Decades later, Pym's former protege Darren Cross (Corey Stoll) has nearly perfected a replication of Pym's technology with a heavily weaponized suit he dubs Yellowjacket. Hank teams up with his daughter Hope (Evangeline Lilly) to find a way to stop him, eventually landing on Scott as the perfect partner to carry out a heist and steal the Yellowjacket. Through working together, Hank repairs his damaged relationship with Hope and rights some of the wrongs of his past. By the time the film ends, he's still a curmudgeon, but far warmer and more open than before. He'll be returning to continue mentoring Scott and Hope in Ant-Man and the Wasp.

Who is the Wasp?

In case the title isn't a dead giveaway, Ant-Man won't be going at it alone in his second film. He'll be fighting crime alongside the Wasp — albeit not Janet van Dyne, who first took up the mantle alongside her husband decades before. No, this time Scott is going to be fighting alongside Hope van Dyne. 

Hope spends most of the first film being generally (and rightfully) annoyed with Scott and her dad over the fact that she's not the one donning the Ant-Man suit for the mission. We later find out Pym is keeping her away from the suit because he's terrified of losing her in the same way he lost her mother. Father and daughter eventually reconcile — and along the way, Hope helps get Scott in fighting shape as Ant-Man. She proves integral in stopping Yellowjacket from selling Pym's tech to Hydra, serving as a double agent who Cross thinks is on his side for most of the film.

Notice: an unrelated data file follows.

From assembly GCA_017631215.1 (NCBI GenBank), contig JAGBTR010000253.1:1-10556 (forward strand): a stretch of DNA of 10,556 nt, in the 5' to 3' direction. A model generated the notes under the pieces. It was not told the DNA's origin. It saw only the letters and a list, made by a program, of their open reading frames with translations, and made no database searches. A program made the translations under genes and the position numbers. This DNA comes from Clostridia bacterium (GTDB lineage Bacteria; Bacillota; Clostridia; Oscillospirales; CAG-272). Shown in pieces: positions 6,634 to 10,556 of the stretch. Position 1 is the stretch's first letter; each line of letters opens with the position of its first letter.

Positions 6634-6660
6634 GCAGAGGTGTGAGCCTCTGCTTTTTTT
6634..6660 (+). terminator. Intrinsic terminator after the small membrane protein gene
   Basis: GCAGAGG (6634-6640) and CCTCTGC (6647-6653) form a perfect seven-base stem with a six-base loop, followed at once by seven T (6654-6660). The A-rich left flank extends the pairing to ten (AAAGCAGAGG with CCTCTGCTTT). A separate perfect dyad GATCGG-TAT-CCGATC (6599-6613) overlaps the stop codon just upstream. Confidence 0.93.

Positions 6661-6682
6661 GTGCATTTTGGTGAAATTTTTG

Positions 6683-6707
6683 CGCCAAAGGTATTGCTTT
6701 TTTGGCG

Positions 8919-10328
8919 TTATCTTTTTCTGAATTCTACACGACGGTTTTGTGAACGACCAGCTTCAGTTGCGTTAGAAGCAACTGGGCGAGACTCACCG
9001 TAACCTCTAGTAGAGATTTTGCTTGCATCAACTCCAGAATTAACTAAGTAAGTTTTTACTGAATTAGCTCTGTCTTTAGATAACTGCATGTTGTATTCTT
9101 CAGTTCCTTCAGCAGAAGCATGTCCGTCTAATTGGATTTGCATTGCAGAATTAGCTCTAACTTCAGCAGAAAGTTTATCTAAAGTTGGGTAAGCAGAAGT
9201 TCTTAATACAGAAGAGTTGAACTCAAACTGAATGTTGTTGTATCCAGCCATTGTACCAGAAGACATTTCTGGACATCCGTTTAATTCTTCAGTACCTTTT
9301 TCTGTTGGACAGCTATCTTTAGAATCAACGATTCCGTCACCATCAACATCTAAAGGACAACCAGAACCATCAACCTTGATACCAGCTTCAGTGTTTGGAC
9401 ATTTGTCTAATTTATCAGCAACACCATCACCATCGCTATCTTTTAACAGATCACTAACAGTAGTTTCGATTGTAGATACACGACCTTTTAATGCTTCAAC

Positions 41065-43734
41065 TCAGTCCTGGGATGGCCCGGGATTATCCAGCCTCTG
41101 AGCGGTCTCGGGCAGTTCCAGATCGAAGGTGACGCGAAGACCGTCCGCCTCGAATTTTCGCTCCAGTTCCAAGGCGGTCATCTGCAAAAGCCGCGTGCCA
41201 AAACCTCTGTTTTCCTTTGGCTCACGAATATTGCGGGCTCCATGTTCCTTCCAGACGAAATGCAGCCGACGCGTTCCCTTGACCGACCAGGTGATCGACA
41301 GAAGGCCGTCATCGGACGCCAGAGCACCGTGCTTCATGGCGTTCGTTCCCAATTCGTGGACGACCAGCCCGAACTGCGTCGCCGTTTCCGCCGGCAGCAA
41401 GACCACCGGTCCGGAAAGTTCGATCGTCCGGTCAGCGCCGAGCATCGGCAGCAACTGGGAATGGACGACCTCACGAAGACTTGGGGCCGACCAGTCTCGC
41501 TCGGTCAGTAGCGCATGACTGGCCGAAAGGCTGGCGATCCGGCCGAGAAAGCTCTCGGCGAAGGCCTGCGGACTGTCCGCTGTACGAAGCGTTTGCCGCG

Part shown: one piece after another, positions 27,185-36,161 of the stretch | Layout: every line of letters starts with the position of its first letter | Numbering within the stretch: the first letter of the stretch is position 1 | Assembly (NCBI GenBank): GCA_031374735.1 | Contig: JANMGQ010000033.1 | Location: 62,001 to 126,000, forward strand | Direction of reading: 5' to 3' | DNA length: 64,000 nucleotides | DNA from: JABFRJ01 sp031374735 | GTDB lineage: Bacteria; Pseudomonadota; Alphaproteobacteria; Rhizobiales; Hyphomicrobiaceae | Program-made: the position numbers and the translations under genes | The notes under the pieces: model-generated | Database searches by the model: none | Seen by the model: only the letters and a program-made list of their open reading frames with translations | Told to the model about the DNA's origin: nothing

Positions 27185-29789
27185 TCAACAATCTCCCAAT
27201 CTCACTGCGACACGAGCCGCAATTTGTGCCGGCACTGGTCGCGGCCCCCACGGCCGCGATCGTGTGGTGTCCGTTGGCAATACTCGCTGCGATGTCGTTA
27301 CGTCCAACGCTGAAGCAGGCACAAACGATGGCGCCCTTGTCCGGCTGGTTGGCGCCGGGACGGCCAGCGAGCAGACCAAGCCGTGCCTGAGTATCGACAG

The sequel will deliver on the first film's post-credits scene: having realized Hope is fully capable of holding her own, Hank presents her with a new Wasp suit, now pushing her to fight crime alongside Scott (who she may be romantically involved with).

What is the Quantum Realm?

As Hank Pym explains in Ant-Man, the Pym Particle that makes the Ant-Man tech function operates by reducing the distance between the atoms of the item being shrunk. The tighter the atoms contract, the smaller the item or person gets. As he explores the limits of the technology, he finds its imperfection: Unless armed with a regulating device, it's possible for a user to shrink down to a sub-atomic size, growing smaller and smaller until they're sub-atomic — and trapped in what Hank calls the Quantum Realm

Once a person enters the Quantum Realm, they can't get out — at least, that's what Hank thinks. In Ant-Man's climactic finale, Scott is forced to go sub-atomic and is briefly trapped in the Quantum Realm, but manages to escape thanks to an enlargement disc. He remembers nothing about his time in the realm, but Hank is immensely intrigued by Scott's apparent ability to defy the laws of physics. It's a huge breakthrough in their understanding of the Pym Particle and the Quantum Realm — which will play a big part in the sequel.

Where is Janet Van Dyne?

She's hardly onscreen outside a brief in-costume flashback, but Janet van Dyne's presence looms large throughout the film. She's Hank Pym's wife, Hope van Dyne's mother, and the original Wasp. Her tragic sacrifice is what leads to the rift between Hope and Hank, and it's only repaired when Hank tells Hope the truth of how her mother apparently died, trapped in the Quantum Realm.